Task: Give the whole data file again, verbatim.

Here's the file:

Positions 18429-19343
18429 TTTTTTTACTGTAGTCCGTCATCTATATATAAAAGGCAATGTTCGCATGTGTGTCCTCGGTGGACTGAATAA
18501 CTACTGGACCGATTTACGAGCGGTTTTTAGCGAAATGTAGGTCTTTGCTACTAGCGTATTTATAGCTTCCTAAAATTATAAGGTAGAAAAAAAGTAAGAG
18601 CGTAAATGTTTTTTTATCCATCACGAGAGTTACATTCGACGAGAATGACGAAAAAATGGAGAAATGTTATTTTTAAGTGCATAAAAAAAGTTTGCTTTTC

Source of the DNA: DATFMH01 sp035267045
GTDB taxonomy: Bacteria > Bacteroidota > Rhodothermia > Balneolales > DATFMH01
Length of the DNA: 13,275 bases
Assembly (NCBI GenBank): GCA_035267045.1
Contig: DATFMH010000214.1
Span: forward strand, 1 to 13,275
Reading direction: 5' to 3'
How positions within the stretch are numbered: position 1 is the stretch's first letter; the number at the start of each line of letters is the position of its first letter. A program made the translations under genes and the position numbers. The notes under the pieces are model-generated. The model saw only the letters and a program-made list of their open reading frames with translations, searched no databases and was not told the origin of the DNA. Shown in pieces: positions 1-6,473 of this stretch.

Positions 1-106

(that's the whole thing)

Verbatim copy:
Positions 18429-19343
18429 TTTTTTTACTGTAGTCCGTCATCTATATATAAAAGGCAATGTTCGCATGTGTGTCCTCGGTGGACTGAATAA
18501 CTACTGGACCGATTTACGAGCGGTTTTTAGCGAAATGTAGGTCTTTGCTACTAGCGTATTTATAGCTTCCTAAAATTATAAGGTAGAAAAAAAGTAAGAG
18601 CGTAAATGTTTTTTTATCCATCACGAGAGTTACATTCGACGAGAATGACGAAAAAATGGAGAAATGTTATTTTTAAGTGCATAAAAAAAGTTTGCTTTTC

Source of the DNA: DATFMH01 sp035267045
GTDB taxonomy: Bacteria > Bacteroidota > Rhodothermia > Balneolales > DATFMH01
Length of the DNA: 13,275 bases
Assembly (NCBI GenBank): GCA_035267045.1
Contig: DATFMH010000214.1
Span: forward strand, 1 to 13,275
Reading direction: 5' to 3'
How positions within the stretch are numbered: position 1 is the stretch's first letter; the number at the start of each line of letters is the position of its first letter. A program made the translations under genes and the position numbers. The notes under the pieces are model-generated. The model saw only the letters and a program-made list of their open reading frames with translations, searched no databases and was not told the origin of the DNA. Shown in pieces: positions 1-6,473 of this stretch.

Positions 1-106